Robin Williams' Children, Widow Settle Bitter Estate Feud - Rolling Stone
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Robin Williams’ Children, Widow Settle Bitter Estate Feud

“I feel like Robin’s voice has been heard and I can finally grieve in the home we shared together,” late actor’s widow says after reaching an agreement with Williams’ three children


Robin Williams' three children have settled their eight-month legal dispute with the late actor's widow over Williams' estimated $100 million estate.

Robin Marchant/Getty Images Entertainment

Robin Williams‘ three children have settled their legal dispute with the late actor’s widow over Williams’ estimated $100 million estate. The agreement, which still requires a judge’s approval, ends a bitter eight-month feud between the two parties that found them arguing over real estate property as well as personal items like photographs, over 50 bicycles, fossils, toys and his awards, including Williams’ Good Will Hunting Best Supporting Actor Academy Award, six Golden Globes, two Emmys and five Grammys. As part of the agreement, his children will retain the awards, the Los Angeles Times reports.

Williams’ updated will at the time of his August 2014 death left his entire estate to his three children – Zak, born to his first wife Valerie Velardi, and Zelda and Cody, born to second wife Marsha Garces Williams – but called for a special provision ensuring that his widow Susan Schneider Williams and her two teenage children would be taken care of. As part of the settlement, Schneider Williams and her sons can continue to live in the couple’s Bay Area house in Tiburon, California, but the Williams children would eventually inherit the property.

“While it’s hard to speak of this as a win, given it stems from the greatest loss of all, I am deeply grateful to the judge for helping resolve these issues. I can live in peace knowing that my husband’s wishes were honored,” Schneider Williams said in a statement (via People). “I feel like Robin’s voice has been heard and I can finally grieve in the home we shared together. While it was painful to have truckloads of his belongings removed from our home – it’s the few sentimental items I get to hold onto that mean everything to me.”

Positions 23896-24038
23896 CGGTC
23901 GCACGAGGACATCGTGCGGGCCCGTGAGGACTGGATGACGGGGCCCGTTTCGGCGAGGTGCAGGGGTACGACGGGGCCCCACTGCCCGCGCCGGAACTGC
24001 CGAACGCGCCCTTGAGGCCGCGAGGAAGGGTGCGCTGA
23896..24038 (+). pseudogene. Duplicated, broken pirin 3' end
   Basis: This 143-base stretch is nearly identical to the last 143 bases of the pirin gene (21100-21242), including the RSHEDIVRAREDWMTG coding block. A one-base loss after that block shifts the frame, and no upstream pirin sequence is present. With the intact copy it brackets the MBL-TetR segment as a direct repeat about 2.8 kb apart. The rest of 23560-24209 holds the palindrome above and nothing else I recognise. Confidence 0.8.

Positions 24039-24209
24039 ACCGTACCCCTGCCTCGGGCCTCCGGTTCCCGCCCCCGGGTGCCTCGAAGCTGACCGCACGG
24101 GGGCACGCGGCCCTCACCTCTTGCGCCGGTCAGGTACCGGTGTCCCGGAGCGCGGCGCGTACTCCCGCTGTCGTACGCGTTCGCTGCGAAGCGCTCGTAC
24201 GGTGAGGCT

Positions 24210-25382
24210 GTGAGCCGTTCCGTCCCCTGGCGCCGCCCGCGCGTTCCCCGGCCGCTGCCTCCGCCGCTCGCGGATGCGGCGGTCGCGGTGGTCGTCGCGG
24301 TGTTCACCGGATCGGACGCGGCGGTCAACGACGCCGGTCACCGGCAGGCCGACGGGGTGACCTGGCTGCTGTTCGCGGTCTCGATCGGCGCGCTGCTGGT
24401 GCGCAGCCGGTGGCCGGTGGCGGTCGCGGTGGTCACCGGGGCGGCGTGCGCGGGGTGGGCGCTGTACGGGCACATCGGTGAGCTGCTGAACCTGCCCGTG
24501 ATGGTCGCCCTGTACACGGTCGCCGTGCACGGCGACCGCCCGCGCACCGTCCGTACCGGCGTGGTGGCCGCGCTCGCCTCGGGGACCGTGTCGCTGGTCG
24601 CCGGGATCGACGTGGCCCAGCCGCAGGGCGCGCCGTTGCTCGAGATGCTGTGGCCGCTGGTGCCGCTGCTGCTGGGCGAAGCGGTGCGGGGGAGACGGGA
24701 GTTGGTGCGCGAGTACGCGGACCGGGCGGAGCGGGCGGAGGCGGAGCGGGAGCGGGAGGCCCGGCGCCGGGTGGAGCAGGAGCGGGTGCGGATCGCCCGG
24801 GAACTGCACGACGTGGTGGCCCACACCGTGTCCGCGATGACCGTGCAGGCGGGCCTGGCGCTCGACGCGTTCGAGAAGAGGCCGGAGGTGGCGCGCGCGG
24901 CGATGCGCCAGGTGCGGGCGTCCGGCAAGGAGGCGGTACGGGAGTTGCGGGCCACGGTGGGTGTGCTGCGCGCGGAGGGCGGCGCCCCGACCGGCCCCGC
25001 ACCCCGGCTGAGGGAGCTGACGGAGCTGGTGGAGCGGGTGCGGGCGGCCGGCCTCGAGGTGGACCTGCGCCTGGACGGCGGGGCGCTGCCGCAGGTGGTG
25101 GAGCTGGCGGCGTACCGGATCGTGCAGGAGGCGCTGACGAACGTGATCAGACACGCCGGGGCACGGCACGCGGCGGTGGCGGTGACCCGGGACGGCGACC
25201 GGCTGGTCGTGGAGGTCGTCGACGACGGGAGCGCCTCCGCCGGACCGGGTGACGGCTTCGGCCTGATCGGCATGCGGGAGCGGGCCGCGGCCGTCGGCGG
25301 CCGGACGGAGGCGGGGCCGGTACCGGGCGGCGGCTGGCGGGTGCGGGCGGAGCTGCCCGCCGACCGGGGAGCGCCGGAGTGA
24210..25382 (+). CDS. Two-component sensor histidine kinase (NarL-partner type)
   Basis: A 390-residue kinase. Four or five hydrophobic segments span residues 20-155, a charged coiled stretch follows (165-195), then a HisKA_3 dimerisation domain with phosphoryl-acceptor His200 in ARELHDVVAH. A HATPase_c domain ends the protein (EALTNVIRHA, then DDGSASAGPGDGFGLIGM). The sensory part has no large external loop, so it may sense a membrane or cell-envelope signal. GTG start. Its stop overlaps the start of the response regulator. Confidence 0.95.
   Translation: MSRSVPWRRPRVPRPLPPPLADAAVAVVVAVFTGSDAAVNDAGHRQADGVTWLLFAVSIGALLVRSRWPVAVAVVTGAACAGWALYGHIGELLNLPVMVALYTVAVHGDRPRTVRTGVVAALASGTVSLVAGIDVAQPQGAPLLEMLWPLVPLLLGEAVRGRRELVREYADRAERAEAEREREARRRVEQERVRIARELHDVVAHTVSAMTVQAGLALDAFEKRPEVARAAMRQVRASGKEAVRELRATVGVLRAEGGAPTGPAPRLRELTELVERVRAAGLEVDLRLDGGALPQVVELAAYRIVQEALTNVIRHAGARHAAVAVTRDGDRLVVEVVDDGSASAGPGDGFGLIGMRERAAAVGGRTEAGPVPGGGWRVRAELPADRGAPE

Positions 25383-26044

As part of the settlement, Schneider Williams will receive “only a fraction” of Williams’ $100 million estate, which should still be “sufficient to allow her to remain in the home for her lifetime,” the widow’s lawyers said in a statement. “Mrs. Williams is able to keep the few emotional items she requested, such as their wedding gifts, selected clothing items, a watch Robin often wore, plus the bike she and her husband bought together on their honeymoon.”

“The children are relieved to have this behind them,” Meredith Bushnell, the attorney for Williams’ children, told People. Williams’ three children initially accused the widow of seeking monetary “gifts” that far exceeded what was needed to maintain the couple’s Tiburon residence.

In a February petition, Williams’ children said they were “heartbroken” by the actor’s passing and criticized Schneider Williams for the way she “acted against [their father’s] wishes by challenging the plans he so carefully made for his estate,” despite being married to the actor for “less than three years.” They felt that Schneider Williams’ court documents “adds insult to terrible injury” by aiming to “prevent them from receiving what their father wanted them to receive.”

In This Article: Robin Williams


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